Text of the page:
This web page shows only a small excerpt of our Puller research. Another 119 words (8 lines of text) covering the years 1690, 1598 and 1667 are included under the topic Early Puller History in all our PDF Extended History products and printed products wherever possible.

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Puller Early Notables (pre 1700)


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Puller Early Notables (pre 1700)



Another 37 words (3 lines of text) are included under the topic Early Puller Notables in all our PDF Extended History products and printed products wherever possible.

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The Great Migration


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The Great Migration



To escape oppression and starvation at that time, many English families left for the "open frontiers" of the New World with all its perceived opportunities. In droves people migrated to the many British colonies, those in North America in particular, paying high rates for passages in cramped, unsafe ships. Although many of the settlers did not make the long passage alive, those who did see the shores of North America perceived great opportunities before them. Many of the families that came from England went on to make essential contributions to the emerging nations of Canada and the United States. Research into various historical records revealed some of first members of the Puller family emigrate to North America:

Puller Settlers in United States in the 17th Century

  • John Puller, who landed in Virginia in 1652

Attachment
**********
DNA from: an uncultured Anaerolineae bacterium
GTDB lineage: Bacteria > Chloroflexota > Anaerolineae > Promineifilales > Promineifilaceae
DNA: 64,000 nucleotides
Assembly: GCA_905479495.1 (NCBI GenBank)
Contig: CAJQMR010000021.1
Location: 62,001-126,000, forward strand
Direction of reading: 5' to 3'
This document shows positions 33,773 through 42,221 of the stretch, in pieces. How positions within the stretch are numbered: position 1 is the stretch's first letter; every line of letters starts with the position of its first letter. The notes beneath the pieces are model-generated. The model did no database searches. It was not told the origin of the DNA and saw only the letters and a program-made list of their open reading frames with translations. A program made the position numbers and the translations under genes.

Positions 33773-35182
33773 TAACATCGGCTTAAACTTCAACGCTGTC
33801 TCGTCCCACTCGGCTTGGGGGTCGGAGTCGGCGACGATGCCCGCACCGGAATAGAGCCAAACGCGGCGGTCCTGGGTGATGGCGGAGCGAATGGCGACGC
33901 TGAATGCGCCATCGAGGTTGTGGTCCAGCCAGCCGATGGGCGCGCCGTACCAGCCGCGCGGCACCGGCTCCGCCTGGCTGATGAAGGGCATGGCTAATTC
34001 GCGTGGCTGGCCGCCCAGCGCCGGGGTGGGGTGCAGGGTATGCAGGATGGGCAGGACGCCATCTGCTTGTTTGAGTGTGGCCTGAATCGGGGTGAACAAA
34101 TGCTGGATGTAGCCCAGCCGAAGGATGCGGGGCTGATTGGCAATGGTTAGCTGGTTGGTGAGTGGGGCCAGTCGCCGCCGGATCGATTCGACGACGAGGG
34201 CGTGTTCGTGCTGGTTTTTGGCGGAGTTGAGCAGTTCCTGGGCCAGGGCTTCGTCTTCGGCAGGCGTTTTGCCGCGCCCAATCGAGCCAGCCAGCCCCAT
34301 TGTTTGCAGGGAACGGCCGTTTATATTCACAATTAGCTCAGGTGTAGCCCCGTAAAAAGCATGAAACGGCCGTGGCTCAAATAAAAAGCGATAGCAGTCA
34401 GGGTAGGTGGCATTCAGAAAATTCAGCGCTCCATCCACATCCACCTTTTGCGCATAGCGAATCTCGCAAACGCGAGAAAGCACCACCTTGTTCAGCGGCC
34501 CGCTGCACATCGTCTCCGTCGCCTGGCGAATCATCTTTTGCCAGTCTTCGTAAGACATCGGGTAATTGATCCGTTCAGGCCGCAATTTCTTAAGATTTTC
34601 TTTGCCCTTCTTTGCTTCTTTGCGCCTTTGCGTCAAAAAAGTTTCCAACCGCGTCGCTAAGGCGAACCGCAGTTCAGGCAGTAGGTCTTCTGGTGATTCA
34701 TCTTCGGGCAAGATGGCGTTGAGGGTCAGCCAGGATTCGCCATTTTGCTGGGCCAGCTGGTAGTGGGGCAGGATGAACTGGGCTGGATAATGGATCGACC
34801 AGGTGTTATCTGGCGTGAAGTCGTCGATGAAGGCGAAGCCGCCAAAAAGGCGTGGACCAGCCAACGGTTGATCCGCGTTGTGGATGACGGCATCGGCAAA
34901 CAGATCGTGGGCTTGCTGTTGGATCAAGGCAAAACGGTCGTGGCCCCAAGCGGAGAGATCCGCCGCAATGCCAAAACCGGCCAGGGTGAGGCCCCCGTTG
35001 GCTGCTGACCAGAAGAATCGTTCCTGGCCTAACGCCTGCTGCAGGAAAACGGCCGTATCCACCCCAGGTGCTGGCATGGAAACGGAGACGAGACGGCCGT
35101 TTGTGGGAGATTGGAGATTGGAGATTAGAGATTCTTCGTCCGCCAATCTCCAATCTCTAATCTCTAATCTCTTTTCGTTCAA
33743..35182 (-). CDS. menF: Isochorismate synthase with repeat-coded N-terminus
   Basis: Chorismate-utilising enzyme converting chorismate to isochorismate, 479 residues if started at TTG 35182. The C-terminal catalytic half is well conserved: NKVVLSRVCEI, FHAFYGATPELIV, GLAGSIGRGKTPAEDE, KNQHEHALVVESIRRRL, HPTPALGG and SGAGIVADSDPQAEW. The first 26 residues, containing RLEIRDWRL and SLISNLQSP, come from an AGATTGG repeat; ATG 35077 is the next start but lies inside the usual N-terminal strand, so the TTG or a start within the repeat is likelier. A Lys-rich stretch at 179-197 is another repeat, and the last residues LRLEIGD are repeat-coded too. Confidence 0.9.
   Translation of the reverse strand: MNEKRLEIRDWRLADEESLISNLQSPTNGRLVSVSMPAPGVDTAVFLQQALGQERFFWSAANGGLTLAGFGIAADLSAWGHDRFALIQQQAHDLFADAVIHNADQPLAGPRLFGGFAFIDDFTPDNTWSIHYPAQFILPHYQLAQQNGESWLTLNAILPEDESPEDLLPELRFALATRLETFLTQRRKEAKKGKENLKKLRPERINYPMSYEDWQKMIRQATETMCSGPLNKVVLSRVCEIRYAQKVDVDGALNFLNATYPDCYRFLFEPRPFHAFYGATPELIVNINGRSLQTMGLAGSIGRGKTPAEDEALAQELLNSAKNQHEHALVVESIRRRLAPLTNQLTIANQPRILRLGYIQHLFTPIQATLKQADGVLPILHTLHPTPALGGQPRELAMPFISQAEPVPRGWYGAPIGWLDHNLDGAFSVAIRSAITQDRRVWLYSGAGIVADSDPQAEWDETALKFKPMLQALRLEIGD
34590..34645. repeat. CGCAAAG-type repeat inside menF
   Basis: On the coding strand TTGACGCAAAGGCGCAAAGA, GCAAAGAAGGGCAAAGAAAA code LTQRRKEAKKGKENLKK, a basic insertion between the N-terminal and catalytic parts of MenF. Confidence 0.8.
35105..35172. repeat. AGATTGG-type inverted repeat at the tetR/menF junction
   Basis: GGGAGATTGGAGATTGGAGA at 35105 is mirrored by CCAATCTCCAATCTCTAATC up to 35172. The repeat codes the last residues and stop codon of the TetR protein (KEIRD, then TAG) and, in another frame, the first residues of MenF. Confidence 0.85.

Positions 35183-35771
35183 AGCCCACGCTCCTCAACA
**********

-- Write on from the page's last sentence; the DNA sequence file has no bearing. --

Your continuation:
Puller Settlers in United States in the 19th Century

  • F Puller, aged 30, arrived in New York, NY in 1847

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Contemporary Notables of the name Puller (post 1700)


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Contemporary Notables of the name Puller (post 1700)



  • Lewis Burwell Puller Jr. (1945-1994), American attorney, Pulitzer prize winning author and officer in the United States Marines
  • Linda Todd Puller (b. 1945), American politician
  • Linda Todd Puller (b. 1945), American Democrat politician, Member of Virginia State House of Delegates 44th District, 1992-99; Member of Virginia State Senate 36th District, 2000-
  • Lewis Burwell Puller Jr. (1945-1994), American Democrat politician, Candidate for U.S. Representative from Virginia 1st District, 1978
  • Lieutenant General Lewis Burwell "Chesty" Puller (1898-1971), the only United States Marine to receive the Navy Cross 5 times

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Motto


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Motto